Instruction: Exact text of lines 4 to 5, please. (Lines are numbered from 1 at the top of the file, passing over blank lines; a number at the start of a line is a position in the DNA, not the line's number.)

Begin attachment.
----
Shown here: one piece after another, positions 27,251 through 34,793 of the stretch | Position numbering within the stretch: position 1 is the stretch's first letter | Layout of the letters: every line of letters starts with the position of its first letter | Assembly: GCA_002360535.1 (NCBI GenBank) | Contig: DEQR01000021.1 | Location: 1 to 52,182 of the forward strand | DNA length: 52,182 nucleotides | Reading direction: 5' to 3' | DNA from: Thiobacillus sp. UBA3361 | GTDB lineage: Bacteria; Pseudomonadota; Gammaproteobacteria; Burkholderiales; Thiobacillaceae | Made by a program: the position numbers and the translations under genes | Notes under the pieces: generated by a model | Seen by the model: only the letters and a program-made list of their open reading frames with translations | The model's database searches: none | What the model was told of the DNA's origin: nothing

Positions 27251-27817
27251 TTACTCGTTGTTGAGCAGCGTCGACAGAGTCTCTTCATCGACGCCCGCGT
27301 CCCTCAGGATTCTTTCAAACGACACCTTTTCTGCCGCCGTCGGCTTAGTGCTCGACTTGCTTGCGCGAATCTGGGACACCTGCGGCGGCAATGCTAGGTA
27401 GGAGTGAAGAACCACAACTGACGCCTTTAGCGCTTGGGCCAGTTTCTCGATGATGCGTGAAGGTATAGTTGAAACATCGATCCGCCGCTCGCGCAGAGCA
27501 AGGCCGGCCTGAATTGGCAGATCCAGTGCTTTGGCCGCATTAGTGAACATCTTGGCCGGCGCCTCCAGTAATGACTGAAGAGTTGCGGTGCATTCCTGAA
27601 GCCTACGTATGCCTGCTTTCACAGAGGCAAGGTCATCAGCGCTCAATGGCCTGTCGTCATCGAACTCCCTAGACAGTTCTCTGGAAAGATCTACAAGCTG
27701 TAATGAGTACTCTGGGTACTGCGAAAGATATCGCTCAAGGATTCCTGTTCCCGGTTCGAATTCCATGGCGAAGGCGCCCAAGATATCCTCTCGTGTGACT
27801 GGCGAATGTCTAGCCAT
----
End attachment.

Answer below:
27301 CCCTCAGGATTCTTTCAAACGACACCTTTTCTGCCGCCGTCGGCTTAGTGCTCGACTTGCTTGCGCGAATCTGGGACACCTGCGGCGGCAATGCTAGGTA
27401 GGAGTGAAGAACCACAACTGACGCCTTTAGCGCTTGGGCCAGTTTCTCGATGATGCGTGAAGGTATAGTTGAAACATCGATCCGCCGCTCGCGCAGAGCA